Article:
Conflicts over natural resources affect millions of local communities and a range of other actors, including resource users, beneficiaries, and public and private stakeholders in a variety of ways. Because they vary in terms of context, intensity, interactions between parties, and local and international implications, natural resource conflicts have different potentials for transformation (Frerks et al. 2014; Fisher, Bavinck, and Amsalu, unpublished manuscript). With this in mind, the Netherlands Organisation for Scientific Research (NWO) initiated a program in 2009 on the Dynamics of Cooperation and Conflicts over Natural Resources, which is referred to as CoCooN. A goal of CoCooN was to contribute to usable knowledge and evidence-based policy, interventions, and practices so that natural resources benefit rather than detract from sustainable development and poverty reduction efforts. With the notion that natural resource conflicts reflect changing circumstances and that conflicts may instigate a wide range of effects, from positive to negative and everything in between (Keen et al. 2005), CoCooN intentionally addressed conflict transformation as well as cooperation in ways that were multifaceted and far from simple (Frerks et al. 2014). Conflict transformation is significant, as noted by Jeong (2010), because “transformative approaches to conflict draw our attention to such issues as the empowerment of marginalized groups and the fact that most conflicts are asymmetrical; in particular, the outcome of a conflict is often affected by power imbalances.”
Developed as a joint program of the Dutch Department of Foreign Ministry and NWO, CoCooN funded multiyear projects based on their relevance for development; scientific quality and potential for innovation; and collaboration and capacity building (Frerks et al. 2014). Projects eligible for funding involved consortiums made up of academic researchers in conjunction with technical experts, practitioners, and policy makers from the private sector, nongovernmental organizations, and/or government agencies. The idea was for both southern and northern organizations to be involved as well as both research and nonresearch organizations to participate in each CoCooN-funded project (Kessler et al. 2014). Indeed, projects were expected to have a high degree of representation from the Global South, at least 50%. Six projects were funded in the original CoCooN initiative and each was completed in (or before) 2016. In 2013 a second research program within CoCooN was initiated by NWO in conjunction with the Department for International Development (DFID) of the United Kingdom (UK) to focus on a better understanding of the dynamics of cooperation and/or conflict around managing climate change, otherwise known as CCMCC. Seven projects were funded in the CCMCC initiative, each of which has completed a midterm review but is still ongoing.
Of particular relevance in this article are that CoCooN and CCMCC projects could facilitate communication, learning, and networks between individuals and organizations from different countries in the Global South, what we refer to here collectively as south-to-south exchanges. Increased attention to capacity development in the north has lent greater significance and visibility to interactions between individuals within the south. There is the possibility of leveraging such interactions for more effective capacity development, which may also increase the impact of north-south capacity building. An example of a comprehensive and coordinated alliance that is premised on the value of south-to-south exchanges in dealing with natural resources is the International Alliance on Natural Resources in Africa, which according to its web site, includes 41 nongovernmental and community-based organizations from 13 African countries (and the Netherlands), for the purpose of “community organising, research, and evidence-based advocacy to collectively strive for more just and sustainable use of natural resources that can lead to more inclusive development in Africa” (http://ianra.org/).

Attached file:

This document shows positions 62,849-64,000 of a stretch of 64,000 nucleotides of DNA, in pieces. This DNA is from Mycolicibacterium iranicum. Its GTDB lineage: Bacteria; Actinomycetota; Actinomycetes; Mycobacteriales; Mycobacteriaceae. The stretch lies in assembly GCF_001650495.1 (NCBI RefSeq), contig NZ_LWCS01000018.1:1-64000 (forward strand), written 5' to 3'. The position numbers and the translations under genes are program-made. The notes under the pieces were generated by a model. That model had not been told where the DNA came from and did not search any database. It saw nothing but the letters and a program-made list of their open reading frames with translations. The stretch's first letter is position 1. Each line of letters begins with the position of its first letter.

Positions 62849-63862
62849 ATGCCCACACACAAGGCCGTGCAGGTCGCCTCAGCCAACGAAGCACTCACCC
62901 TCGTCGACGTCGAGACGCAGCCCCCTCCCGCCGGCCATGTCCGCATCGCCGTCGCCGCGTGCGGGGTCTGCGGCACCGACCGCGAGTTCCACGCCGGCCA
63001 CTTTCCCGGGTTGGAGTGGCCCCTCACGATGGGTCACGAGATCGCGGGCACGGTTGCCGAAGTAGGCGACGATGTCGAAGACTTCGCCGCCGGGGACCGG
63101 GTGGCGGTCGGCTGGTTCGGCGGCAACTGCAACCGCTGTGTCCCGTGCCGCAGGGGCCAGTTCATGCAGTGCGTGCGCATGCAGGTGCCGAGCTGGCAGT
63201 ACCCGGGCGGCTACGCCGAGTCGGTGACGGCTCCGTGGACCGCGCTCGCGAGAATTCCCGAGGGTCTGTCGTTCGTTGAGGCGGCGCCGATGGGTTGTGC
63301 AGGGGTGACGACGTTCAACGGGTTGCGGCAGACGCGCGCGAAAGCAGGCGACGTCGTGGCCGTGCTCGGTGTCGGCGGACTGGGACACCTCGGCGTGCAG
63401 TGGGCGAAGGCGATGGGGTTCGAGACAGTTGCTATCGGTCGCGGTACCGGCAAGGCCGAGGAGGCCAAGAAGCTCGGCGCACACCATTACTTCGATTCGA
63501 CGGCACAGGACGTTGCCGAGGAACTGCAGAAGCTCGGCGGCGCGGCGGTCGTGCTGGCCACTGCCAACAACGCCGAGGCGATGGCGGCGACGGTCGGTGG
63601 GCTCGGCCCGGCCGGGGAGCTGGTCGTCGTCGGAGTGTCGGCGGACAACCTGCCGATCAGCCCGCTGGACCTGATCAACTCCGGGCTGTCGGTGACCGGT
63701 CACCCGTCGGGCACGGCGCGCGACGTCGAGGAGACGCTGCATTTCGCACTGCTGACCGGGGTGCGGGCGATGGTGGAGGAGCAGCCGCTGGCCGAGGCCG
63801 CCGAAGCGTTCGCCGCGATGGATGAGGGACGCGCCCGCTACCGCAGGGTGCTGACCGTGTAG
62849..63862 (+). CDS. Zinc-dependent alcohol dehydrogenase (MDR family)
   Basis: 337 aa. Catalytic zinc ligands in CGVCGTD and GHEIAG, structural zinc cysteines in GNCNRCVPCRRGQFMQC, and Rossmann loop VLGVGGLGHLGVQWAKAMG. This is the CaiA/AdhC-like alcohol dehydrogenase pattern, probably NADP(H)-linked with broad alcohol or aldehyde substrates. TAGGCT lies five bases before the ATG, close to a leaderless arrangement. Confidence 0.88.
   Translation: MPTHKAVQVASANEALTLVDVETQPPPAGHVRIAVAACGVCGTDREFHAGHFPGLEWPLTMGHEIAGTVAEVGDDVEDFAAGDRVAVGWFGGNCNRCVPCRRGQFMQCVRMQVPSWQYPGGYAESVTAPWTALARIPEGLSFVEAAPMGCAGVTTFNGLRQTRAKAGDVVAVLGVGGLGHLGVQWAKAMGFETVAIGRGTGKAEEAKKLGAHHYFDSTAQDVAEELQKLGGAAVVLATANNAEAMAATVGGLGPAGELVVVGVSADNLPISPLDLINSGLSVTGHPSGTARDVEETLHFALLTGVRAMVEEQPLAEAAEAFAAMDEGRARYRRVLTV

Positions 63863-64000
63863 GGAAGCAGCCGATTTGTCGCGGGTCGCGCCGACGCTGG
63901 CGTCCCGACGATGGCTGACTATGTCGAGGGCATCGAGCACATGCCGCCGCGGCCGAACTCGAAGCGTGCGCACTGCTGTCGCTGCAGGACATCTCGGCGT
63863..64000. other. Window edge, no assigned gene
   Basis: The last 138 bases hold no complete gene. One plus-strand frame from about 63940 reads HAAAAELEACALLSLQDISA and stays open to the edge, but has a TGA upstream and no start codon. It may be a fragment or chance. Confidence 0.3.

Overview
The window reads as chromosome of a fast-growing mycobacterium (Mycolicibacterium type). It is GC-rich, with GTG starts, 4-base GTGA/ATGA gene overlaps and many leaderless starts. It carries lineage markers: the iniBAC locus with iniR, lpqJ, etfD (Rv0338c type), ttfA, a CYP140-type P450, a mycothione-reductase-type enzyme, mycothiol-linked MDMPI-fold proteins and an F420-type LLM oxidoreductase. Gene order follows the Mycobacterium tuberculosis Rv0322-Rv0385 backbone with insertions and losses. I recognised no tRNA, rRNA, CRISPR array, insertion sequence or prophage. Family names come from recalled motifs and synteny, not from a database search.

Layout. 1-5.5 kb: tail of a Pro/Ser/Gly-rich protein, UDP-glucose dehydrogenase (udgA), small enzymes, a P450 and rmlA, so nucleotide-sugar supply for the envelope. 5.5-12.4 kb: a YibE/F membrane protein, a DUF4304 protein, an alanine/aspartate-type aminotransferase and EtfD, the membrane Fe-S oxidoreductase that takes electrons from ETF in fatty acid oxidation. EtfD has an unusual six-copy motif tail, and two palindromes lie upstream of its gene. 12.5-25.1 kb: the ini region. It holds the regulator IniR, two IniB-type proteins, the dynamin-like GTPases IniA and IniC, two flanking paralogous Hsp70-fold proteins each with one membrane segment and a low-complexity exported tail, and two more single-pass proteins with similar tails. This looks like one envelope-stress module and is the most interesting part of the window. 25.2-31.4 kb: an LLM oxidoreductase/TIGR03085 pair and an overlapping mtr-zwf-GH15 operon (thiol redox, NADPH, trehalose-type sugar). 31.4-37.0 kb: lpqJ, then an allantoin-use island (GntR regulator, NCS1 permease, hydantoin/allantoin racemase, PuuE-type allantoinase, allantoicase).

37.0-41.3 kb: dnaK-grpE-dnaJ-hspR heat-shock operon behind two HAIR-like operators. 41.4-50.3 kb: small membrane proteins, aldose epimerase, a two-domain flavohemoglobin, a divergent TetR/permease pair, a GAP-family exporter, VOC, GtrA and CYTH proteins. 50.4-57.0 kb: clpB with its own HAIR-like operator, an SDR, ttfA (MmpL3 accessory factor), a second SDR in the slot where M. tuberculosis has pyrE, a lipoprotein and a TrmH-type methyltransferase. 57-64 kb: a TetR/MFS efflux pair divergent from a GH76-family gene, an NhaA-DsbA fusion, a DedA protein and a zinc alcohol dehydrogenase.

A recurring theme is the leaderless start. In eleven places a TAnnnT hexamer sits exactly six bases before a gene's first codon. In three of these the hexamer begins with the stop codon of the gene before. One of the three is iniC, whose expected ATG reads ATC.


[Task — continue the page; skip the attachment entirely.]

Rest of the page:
To be clear, our analysis does not intend to be global in reach, nor are we focused on more permanent assemblages, such as the International Alliance on Natural Resources in Africa. We also distinguish our focus here from many programs and analyses on south-to-south cooperation that focus on macroscale political economic transactions with representatives and institutions at the country-to-country level (Gray and Gills 2016, UN Office for South-to-South Cooperation 2017). Instead, we are interested in better understanding where and how south-to-south exchanges occur in civil society, as individual and organizational exchanges within the context of development projects and international research.
These types of interactions between different academic and nonacademic practitioner constituencies in different countries tend to receive less consideration than north-to-south exchanges, yet south-to-south exchanges may contribute in novel and more effective ways to transforming conflicts related to natural resources. We believe that south-to-south exchanges may increase the potential for transformative change because they offer opportunities to build trust, change power dynamics through creative strategies and interventions, and explore different visions of social relations (Papastergiadis 2017). Although it would be naïve to suggest that all south-to-south exchanges address marginalization (Papastergiadis 2017) or will necessarily lead to environmental conflict transformation in the South, these exchanges may result in different approaches to address power dynamics, increase resiliency, and respond to the increasing involvement and conflicting mandates of global assemblages, which are often composed of multinational corporations, lending organizations, and other northern-centric governance structures (Ogden et al. 2013). We have drawn from recent work on capacity development in the south, although we do not concern ourselves here specifically with the north-to-south transfer of ideas, processes, or funds (Vallejo and Wehn 2016).